Tech giant Apple is unlikely to be the only global brand to suffer from China’s anticipated economic slowdown in 2019.
Despite averaging 9.5% annual growth over the past two decades, the Chinese economy has started to slow and the outlook for the coming year is expected to be even worse than last year with only 6.3% growth is forecast for 2019.
Apple chief executive Tim Cook said recently the company had missed its earnings targets in the fourth quarter of 2018, which he attributed to a decline in sales in the Chinese market. The announcement prompted the stock to plunge around 8% in after-hours trading.
It is widely expected that Apple will be joined by other global brands equally exposed to the Chinese slowdown.
The importance of China to the global economy means any slowdown in its growth has huge economic ramifications for the global economy.
China is a crucial market for all automakers globally; MarketLine data reveals the Chinese new cars market grew by 2.5% in 2017 to reach a value of $408.6 billion. Rapid economic growth in China led to a burgeoning middle-class, which meant consumers were willing to spend on new cars.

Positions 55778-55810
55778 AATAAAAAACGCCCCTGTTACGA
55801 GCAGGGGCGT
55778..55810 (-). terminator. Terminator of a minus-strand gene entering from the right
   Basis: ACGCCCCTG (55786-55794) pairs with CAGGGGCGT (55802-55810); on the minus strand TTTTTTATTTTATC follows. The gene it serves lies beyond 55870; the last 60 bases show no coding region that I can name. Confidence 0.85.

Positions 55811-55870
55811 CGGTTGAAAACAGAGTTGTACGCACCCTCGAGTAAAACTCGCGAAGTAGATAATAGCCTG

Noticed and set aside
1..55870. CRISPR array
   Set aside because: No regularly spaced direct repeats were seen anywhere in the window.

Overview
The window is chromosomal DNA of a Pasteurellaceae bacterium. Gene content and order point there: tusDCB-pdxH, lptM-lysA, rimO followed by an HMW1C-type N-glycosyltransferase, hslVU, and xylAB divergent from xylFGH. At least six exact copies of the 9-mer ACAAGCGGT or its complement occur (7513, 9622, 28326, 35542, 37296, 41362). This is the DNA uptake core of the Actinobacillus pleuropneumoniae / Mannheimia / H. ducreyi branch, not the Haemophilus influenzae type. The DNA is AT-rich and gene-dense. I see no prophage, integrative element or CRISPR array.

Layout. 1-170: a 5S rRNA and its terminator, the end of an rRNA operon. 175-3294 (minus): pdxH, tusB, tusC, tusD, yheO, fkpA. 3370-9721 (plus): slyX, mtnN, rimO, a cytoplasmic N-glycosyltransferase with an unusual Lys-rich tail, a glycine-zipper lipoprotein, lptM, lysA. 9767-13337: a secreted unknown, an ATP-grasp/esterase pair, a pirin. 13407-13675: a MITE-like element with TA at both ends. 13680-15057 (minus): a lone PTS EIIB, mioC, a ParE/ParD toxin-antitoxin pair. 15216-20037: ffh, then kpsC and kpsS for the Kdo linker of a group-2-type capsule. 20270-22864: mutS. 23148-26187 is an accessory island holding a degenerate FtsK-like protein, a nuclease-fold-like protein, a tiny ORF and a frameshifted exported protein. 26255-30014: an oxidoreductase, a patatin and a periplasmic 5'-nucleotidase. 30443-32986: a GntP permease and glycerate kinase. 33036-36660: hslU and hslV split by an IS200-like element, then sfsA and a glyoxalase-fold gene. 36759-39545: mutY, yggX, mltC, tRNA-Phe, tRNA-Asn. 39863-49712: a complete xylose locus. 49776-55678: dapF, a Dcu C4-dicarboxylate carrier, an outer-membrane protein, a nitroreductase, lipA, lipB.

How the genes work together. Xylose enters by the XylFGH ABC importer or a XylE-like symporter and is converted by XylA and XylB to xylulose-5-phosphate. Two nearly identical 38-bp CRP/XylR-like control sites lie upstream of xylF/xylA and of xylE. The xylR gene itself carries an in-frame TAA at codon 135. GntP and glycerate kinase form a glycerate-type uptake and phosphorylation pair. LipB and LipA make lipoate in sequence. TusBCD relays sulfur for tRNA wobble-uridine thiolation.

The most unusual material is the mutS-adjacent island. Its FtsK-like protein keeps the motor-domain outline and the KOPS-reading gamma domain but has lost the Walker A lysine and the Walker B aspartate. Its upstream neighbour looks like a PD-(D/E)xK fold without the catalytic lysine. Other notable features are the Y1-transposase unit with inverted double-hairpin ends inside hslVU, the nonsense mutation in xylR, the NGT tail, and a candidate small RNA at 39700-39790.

However, a number of Western companies such as Volkswagen and Ford have reported a slide in sales in China due to competition from cheaper domestic brands and the loss of momentum within the economy.
Even coffee brands are experiencing difficulties. Starbucks had ambitious plans in China, which has become its second largest market after the US.
Sales have been slowing in recent months. As a luxury brand in China, Starbucks is vulnerable when consumers cut back on spending when wage growth begins to slow. Local competitors such as Luckin Coffee, which appeals to a more price-sensitive consumer has been increasing its presence significantly and poses a serious challenge to Western brands.
Given Apple’s current revelations, global brands that are heavily reliant on the Chinese market will be keeping a close eye on current developments.
In particular, premium products and brands could be the hardest hit as the economy slows and consumers look to take their money elsewhere.
A number of retail brands will be vulnerable to the changing allegiances of the Chinese buyer when it comes to consumer products. Brands such as adidas, for instance, generate 18% of total sales from China, while jewellery retailer Tiffany’s and apparel firm NIKE generate 16% and 15%, respectively.
Although retail sales are still growing, the pace of growth has been slowing for a number of years and the current trade dispute with the US is only adding pressure on the situation.